The father of a student competing at a Mineola robotics competition claims a judge made an anti-Semitic remark at the event, according to a Newsday article.
Yan Vilensky’s 14-year-old son, Ariel, was one of 10 Woodmere Middle School students competing in the FIRST Lego League regional event at Mineola High School on Sunday, Feb. 9.
Vilensky told Newsday that he recorded their presentation on his cellphone “for the memories, for personal use.”
According to Newsday, Vilensky, 48, was shocked when one of the two female judges turned to the other and said “Goddamned Jews” after a student mentioned the United Hebrew Community of New York.
“You want to, as a parent, have moments from your kid’s life,” Vilensky said to Newsday on Thursday. “It was a very, very upsetting and derogatory comment. It’s not what we teach our kids.”
Hewlett-Woodmere district spokeswoman Barbara Giese told Newsday that FIRST Lego League of Manchester, New Hampshire, which organized the event, hired both judges.
“We want to make it clear that neither of the adults in that video are [Hewlett-Woodmere] district employees,” Giese told Newsday. “We did speak with the organizer from Lego earlier [Thursday] and we were informed that the individual is not a teacher. But we don’t know more than that at this time.”
FIRST said in a statement to Blank Slate Media: “We are aware of the remark that was made at the event in Mineola. What was said on the video is disgraceful and has no place in society, let alone at a youth school event. As such, this volunteer will no longer be welcomed back as a volunteer in any capacity for any future FIRST events. We work hard to ensure an environment of respect and equity and comments such as this will never be tolerated.”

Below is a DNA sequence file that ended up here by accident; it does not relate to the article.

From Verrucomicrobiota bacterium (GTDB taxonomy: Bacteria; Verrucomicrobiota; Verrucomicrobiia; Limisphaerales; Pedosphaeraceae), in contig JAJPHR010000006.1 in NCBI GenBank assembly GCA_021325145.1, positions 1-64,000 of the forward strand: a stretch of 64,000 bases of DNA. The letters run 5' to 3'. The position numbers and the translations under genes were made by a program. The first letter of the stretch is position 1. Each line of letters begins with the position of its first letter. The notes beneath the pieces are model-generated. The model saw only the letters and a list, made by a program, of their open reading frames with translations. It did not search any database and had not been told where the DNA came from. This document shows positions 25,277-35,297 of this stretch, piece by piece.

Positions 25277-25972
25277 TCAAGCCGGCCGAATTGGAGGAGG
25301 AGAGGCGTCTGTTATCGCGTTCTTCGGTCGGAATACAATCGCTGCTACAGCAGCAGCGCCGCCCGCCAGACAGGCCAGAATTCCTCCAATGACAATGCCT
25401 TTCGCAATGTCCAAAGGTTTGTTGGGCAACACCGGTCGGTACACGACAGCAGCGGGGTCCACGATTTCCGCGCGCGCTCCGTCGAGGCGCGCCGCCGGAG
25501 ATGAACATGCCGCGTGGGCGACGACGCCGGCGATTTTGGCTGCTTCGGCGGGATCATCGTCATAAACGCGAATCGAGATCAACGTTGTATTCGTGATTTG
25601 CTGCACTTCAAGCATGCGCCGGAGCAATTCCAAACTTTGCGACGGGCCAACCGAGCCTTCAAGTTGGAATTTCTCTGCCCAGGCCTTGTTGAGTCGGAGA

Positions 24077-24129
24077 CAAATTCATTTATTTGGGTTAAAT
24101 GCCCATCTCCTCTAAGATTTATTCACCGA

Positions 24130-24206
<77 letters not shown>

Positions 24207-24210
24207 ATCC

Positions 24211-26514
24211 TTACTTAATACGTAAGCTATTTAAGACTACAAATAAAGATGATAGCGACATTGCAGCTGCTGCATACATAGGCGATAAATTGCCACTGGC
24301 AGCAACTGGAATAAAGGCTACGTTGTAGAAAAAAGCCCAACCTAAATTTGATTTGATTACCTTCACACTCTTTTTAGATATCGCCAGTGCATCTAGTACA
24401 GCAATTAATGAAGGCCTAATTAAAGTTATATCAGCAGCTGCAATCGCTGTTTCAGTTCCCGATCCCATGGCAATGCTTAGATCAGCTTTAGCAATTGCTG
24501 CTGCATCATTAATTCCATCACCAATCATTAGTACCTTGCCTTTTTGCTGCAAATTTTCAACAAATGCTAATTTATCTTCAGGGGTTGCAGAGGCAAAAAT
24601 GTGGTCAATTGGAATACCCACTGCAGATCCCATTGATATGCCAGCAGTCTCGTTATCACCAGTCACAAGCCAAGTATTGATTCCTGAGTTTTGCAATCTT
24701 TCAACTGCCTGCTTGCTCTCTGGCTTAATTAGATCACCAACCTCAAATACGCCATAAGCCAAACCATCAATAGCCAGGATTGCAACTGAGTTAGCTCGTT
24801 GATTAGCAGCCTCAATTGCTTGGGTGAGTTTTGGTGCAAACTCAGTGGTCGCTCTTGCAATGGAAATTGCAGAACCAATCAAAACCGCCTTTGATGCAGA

Vilensky told Newsday he avoided confronting the judges as to not affect his son’s team score and create a scene in front of the students.
According to Newsday, he told his wife, Irina, who reached out to Hewlett-Woodmere and Mineola school district officials, the FIRST Lego League and former state Assemblyman Dov Hikind. Hikind is the founder of the organization Americans Against Antisemitism.
According to Newsday, Vilensky said he was born in Minsk, Belarus, while Irina was born in Ukraine. Vilensky said they came to the United States to escape religious persecution, among other things.
“We know how things were done in the old country, the persecutions, the pogroms,” he said, “and we are very grateful to the nation since we’re here and do everything to contribute to it that we can.”
In a statement to Newsday, Mineola School Superintendent Michael P. Nagler said: “The district vehemently denounces the comments made during judging at the robotics event this past weekend. The competition judges were not Mineola employees and no Mineola students were involved in the incident. FIRST Lego League is an islandwide organization that facilitates robotics tournaments and for this competition the district’s building served as a volunteer facility.”
Efforts to reach Vilensky, Nagler and Giese were unavailing.